The brother and eldest son of Meryem Anoun, the cyclist killed in Rosemont last Friday, spoke to Global News in their first televised interview less than one week after the accident.
They insist they hold no anger towards the truck driver who ran over the single mother of three, but they hope drivers will pay more attention to the most vulnerable road users, pedestrians and cyclists.
“We can’t expect people to be 100 per cent focussed on the road,” Meryem Anoun’s son Badr Jaidi said. “I’d say humanly it’s not possible we all have those small moments where we lose attention.”
But that split second when a truck driver didn’t see his 41-year-old mother crossing the intersection on Bélanger street at the intersection of 6th Avenue, is what cost his mother her life.
“The police came they said is your mom home, I said no they told me to describe her then after that they were like we need to have a minute with you.”
The 21-year-old is still coming to terms with the tragedy that struck his family on Friday and says his 18-year-old sister and 14-year-old brother are coping as best they can thanks to their large family.
“She left us with a big family. She has loving parents and loving brothers and sisters they love us like they loved her and we’re glad for that,” Jaidi told Global News.
His mother was running errands on her bike for her friend’s wedding the next day, when she was crushed by a dump truck.
“It’s quite ironic that wedding turned out to be a funeral,” Jaidi said.
Meryem Anoun was a Morrocan native who came to Montreal 15 years ago to give her children a better life.
“She made a lot of sacrifices for us,” Jaidi said.
“She gave us an education she worked hard for us to be where we are.”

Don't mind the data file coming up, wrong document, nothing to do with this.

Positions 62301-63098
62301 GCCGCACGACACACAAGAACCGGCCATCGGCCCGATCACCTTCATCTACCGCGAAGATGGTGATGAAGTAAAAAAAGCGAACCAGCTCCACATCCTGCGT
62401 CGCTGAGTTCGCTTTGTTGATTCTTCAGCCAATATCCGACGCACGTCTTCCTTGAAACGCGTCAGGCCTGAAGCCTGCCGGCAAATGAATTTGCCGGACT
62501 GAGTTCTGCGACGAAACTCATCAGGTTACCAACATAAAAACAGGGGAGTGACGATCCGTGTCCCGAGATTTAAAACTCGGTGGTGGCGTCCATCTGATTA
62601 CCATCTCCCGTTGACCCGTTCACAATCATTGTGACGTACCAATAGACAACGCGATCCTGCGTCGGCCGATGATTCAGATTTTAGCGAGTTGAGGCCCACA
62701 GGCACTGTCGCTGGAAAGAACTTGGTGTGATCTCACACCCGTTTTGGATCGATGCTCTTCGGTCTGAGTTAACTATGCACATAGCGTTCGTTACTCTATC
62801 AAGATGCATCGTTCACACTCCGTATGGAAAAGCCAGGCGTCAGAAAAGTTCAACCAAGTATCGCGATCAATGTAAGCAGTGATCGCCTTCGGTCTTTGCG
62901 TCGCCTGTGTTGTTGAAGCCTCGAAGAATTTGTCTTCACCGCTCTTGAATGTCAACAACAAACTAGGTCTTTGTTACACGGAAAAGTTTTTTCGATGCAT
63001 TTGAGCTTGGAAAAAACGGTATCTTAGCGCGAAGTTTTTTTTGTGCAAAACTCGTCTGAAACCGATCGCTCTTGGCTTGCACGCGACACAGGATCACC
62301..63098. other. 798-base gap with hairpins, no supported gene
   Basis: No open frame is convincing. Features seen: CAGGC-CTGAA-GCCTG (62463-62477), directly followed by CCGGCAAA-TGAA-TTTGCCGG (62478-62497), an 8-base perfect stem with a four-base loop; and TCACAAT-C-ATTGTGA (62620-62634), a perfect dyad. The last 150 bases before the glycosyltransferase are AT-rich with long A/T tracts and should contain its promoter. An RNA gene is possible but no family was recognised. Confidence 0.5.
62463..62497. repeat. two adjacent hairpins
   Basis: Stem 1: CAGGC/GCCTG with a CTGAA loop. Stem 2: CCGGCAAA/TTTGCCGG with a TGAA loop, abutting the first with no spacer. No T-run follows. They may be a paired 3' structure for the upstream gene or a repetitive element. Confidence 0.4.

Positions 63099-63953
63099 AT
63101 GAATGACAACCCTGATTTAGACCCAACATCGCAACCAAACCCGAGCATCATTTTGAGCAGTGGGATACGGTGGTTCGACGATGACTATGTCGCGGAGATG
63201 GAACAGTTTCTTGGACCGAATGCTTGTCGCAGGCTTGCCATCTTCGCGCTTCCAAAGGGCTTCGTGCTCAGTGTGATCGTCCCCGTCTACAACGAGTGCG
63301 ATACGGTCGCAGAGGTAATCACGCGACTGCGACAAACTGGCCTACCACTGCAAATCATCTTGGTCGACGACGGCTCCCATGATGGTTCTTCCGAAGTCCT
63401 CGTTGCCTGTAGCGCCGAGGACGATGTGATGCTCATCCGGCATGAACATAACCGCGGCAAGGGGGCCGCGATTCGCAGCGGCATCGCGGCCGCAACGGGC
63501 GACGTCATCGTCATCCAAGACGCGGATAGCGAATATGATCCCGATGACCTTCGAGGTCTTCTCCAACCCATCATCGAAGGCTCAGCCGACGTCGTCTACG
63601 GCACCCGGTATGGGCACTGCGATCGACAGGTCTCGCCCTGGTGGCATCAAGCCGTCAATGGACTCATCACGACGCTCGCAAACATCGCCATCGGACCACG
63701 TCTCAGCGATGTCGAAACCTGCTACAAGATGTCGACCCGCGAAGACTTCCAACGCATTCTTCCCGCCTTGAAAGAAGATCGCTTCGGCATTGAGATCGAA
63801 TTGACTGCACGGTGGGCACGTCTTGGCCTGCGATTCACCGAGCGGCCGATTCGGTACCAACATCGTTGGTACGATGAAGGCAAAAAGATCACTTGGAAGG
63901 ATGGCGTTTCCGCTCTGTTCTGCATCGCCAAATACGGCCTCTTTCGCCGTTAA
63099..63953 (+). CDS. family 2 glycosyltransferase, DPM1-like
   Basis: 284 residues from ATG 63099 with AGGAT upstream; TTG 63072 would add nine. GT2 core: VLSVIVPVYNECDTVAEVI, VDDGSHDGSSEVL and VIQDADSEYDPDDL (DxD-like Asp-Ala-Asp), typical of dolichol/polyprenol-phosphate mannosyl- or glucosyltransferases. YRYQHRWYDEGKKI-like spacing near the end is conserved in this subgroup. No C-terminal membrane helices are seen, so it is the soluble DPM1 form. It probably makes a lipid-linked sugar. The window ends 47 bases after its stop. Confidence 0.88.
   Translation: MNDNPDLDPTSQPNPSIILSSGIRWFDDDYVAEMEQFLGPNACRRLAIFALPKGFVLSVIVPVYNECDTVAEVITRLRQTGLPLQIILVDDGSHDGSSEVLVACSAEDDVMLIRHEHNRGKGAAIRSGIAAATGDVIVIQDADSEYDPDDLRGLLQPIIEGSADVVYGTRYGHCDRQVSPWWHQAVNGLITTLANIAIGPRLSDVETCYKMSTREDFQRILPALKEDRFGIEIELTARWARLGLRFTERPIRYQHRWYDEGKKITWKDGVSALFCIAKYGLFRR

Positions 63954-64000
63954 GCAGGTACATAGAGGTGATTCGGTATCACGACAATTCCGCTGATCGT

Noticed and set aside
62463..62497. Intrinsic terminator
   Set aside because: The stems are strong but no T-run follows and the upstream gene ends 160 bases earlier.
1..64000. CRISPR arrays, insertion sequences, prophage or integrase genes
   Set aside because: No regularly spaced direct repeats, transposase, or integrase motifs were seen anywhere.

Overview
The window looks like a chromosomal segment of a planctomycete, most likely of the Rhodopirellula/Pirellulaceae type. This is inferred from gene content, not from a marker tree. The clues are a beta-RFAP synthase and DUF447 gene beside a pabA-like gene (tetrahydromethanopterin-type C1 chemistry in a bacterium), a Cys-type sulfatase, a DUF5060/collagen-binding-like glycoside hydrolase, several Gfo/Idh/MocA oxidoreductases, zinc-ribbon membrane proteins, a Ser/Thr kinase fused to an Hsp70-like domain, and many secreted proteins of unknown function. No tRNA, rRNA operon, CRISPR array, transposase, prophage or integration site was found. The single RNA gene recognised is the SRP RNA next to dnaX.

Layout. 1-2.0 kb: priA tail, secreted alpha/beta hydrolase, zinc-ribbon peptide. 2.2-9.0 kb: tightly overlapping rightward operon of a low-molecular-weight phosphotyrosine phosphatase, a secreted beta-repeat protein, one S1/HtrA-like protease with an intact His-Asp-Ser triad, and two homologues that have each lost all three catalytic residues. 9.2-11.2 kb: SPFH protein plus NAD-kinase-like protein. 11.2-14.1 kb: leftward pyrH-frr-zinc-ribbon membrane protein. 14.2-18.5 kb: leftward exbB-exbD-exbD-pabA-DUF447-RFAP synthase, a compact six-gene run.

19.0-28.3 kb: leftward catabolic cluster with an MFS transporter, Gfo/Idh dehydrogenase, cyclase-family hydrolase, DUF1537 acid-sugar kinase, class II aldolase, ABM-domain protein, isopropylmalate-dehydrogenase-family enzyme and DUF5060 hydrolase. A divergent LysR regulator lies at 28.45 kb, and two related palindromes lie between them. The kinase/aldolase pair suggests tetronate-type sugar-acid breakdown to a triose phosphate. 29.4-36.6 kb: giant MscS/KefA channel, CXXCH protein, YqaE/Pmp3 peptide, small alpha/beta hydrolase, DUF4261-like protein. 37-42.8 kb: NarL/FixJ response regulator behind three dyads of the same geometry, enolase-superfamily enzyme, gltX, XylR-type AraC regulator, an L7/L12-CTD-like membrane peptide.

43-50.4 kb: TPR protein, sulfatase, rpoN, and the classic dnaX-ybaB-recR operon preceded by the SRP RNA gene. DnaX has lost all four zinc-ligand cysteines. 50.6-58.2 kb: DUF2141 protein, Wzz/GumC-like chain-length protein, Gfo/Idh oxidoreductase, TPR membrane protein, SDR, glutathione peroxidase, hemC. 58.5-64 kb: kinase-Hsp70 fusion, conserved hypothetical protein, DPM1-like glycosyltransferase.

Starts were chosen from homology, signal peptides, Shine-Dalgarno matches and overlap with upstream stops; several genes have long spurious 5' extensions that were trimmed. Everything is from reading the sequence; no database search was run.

Her son, an engineering student, says she was the most kind and compassionate person he’s ever known.
Anoun is also survived by her parents who immigrated just two years ago, and four siblings, including her younger brother who’s now the legal guardian.
“She was taking care of all the family,” her brother Yassir Anoun said. “When I arrived here she was the first one taking care of me from the airport to finding a job and even when I had my two kids, she was always there.”
He says his sister was the glue that kept the family together. But despite their devastation, the family holds no anger towards the truck driver.
“We cannot be angry about that because it’s like something that can happen to all of us,” said Anoun.
A white ghost bike will be set up Friday July 21 at the scene of the crash to commemorate the 41-year-old.
“I’m shocked and I can’t believe someone died again,” Gabrielle Anctil of Ghost Bikes Montreal said.
Four of Montreal’s six ghost bikes represent cyclists who were killed by heavy trucks.
“She was hit because a truck with huge blind spots is left driving in our city and we’ve known that problem for years,” Anctil said.
Many cycling activists are calling on Montreal’s city council to ban the most dangerous trucks on city streets, as some European cities have already done.
Jaidi hopes drivers will pay more attention to the road and he hopes people will remember his mother as a strong, selfless woman.
“I’ll remember her kindness and I’ll remember her smile her love. She had time for everyone but no one had the love she had for her children.”